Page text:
"Oh, you're one of the international people," a young nurse from Washington, D.C. said to me at last week's mHealth Summit, an annual gathering that attracted 3,600 participants this year (up from 300 attendees in 2009), united in their desire to use of mobile phones to improve health care quality and access.
This woman was acknowledging my poster presentation -- a study on how text message alerts could improve maternal health in rural Ethiopia -- but her comment was delivered with such exasperation that I had to request she clarify her point. What did it mean that I was one of the "international people"?
Before she could answer, I had an inkling of her intention, as I had noticed a dichotomy at the gathering myself. Half of the summit-goers appeared to be U.S.-centric: the entrepreneurs behind the 12,000+ health apps currently in the iTunes library, the venture capitalists eager to foster the industry to avoid a bubble burst, and the businesswomen and men showcasing clever tools that, for a price, promised individuals the chance to manage and meet their health goals once and for all, from chronic disease management tools, to diet monitors, to prescription drug adherence reminders.
But I barely batted an eye at these tools, because I belonged to the other camp -- "the international people" -- the foreign aid agency representatives advising developing country governments on their technology investments, the international non-governmental organizations deploying innovation in communities without electricity or running water, the designers and researchers worrying about malnourished children, not first-world "well-being."
This young nurse felt understandably offended by such an attitude, which insinuated a moral superiority over any mobile tool with origins in a rich-country like America. Listening to her stories, it was immediately clear to me that her daily struggles in D.C. were just as complex and challenging as the ones I have been facing in Ethiopia. And her point is one that would do the mHealth community well to consider in a bit more depth: that the world's greatest needs -- and perhaps the most promising opportunities for mHealth to transform health outcomes -- are not defined by national borders.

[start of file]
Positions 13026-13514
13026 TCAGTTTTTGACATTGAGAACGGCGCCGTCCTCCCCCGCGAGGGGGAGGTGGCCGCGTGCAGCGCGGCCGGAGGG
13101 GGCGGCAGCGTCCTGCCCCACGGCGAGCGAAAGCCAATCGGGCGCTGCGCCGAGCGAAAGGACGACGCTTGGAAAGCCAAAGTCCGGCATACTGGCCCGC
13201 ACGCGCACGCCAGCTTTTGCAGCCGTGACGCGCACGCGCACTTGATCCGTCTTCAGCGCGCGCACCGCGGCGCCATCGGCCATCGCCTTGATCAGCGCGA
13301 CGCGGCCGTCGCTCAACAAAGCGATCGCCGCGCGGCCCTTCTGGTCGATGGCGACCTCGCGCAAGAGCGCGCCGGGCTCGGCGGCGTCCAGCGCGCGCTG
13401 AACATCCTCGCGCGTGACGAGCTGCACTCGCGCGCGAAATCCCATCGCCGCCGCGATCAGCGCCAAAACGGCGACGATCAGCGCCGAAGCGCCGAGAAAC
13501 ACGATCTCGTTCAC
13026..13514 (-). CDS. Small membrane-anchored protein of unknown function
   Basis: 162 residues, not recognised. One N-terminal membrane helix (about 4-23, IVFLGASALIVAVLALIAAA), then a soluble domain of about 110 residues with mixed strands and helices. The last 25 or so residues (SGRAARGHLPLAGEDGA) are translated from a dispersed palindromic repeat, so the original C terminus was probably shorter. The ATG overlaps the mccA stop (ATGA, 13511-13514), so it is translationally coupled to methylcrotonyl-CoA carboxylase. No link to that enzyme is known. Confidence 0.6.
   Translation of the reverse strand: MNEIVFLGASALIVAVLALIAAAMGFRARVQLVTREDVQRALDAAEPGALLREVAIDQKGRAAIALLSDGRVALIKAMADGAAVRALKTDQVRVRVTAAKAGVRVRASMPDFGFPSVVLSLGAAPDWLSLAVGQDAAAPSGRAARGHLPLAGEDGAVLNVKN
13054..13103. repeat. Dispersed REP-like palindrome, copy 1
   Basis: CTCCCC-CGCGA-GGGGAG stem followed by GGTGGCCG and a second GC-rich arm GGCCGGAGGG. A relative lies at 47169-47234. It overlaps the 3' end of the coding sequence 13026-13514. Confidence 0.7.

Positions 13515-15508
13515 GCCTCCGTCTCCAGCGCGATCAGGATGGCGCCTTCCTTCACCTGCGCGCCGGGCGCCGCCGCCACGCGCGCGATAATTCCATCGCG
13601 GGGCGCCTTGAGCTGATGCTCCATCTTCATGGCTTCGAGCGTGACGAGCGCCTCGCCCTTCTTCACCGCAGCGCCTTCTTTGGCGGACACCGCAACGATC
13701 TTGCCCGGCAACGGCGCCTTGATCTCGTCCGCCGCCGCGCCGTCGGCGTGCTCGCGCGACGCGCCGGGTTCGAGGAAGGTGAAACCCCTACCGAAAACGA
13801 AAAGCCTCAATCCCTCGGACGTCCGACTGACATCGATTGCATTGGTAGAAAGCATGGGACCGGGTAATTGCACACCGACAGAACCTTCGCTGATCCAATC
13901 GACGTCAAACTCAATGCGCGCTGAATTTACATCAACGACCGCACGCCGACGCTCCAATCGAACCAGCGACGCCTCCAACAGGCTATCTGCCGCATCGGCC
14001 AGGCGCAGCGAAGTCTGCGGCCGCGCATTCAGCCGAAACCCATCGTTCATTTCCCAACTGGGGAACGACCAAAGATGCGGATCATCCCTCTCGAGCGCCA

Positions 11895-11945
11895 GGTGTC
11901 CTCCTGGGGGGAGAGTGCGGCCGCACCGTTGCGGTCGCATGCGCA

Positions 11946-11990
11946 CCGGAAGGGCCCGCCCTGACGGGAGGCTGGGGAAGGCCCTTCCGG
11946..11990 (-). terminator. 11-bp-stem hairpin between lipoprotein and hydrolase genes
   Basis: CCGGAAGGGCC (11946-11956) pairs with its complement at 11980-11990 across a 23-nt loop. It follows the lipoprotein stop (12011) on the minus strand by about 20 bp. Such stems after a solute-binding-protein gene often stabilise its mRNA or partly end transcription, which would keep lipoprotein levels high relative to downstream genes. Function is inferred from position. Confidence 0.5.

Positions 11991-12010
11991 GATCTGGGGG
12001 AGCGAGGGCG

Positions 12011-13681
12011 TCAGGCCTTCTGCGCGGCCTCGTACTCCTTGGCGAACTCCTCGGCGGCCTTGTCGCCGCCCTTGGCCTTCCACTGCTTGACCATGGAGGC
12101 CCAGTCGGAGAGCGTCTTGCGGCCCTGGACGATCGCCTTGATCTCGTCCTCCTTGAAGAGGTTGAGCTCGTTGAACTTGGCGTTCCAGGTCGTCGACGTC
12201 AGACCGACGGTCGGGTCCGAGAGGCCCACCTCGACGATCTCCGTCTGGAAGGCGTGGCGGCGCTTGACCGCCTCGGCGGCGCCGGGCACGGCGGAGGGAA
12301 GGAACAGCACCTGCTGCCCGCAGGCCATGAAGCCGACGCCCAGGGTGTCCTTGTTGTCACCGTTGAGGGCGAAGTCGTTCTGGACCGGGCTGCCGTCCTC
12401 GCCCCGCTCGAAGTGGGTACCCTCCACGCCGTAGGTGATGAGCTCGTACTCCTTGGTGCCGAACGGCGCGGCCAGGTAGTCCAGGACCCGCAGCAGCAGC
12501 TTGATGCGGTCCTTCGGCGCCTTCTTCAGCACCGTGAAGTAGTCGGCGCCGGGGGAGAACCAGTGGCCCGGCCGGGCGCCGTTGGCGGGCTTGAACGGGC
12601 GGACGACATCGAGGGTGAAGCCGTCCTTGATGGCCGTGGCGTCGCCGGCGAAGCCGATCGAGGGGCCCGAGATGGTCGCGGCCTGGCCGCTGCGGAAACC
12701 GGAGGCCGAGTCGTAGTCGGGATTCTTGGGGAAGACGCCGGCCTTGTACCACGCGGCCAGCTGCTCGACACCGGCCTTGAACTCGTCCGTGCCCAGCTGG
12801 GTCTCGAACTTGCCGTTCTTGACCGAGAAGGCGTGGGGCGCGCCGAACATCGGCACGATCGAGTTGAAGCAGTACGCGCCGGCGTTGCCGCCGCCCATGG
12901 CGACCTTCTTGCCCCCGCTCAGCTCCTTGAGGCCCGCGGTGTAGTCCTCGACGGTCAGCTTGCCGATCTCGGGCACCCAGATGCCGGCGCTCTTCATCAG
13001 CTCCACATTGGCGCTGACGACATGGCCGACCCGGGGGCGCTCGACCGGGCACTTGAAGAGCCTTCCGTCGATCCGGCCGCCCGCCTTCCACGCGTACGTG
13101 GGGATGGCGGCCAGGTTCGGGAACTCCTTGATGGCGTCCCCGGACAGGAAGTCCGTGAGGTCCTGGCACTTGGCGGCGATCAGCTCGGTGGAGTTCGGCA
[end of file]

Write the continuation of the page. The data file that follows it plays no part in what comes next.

In my work in Ethiopia, for example, a text message reminder about child vaccinations are geared to address the tragic under-five mortality rate (more than 10 out of every 100 children), as 90% of these deaths are entirely preventable. Although most American children are properly vaccinated, is it any less tragic that every five hours, one child in the US dies from abuse or neglect? Who is building an app for that?
It is also noteworthy, as articulated by the Black AIDS Institute report "Left Behind", that there are more Black Americans living with HIV in America than there are Ethiopians living with HIV in Ethiopia. In fact, there are more Black Americans living with HIV than people with HIV in seven of the 15 focus countries of the U.S. president's Emergency Plan for AIDS Relief, even though few international observers would consider America as a country with an AIDS problem.
This is not to say that Americans should only be concerned with America, or to each their own nation. However it is crucial to note that the world is no longer divided, and perhaps never even was, by the boundaries of America vs. the rest, or developed countries vs. developing, or rich vs. poor nations. Within every country's borders there are marginalized communities in need of improved access to quality healthcare. And this is where the true promise of mHealth lies: in deeply understanding the needs, behaviors, and norms of people at most serious risk of disease and death.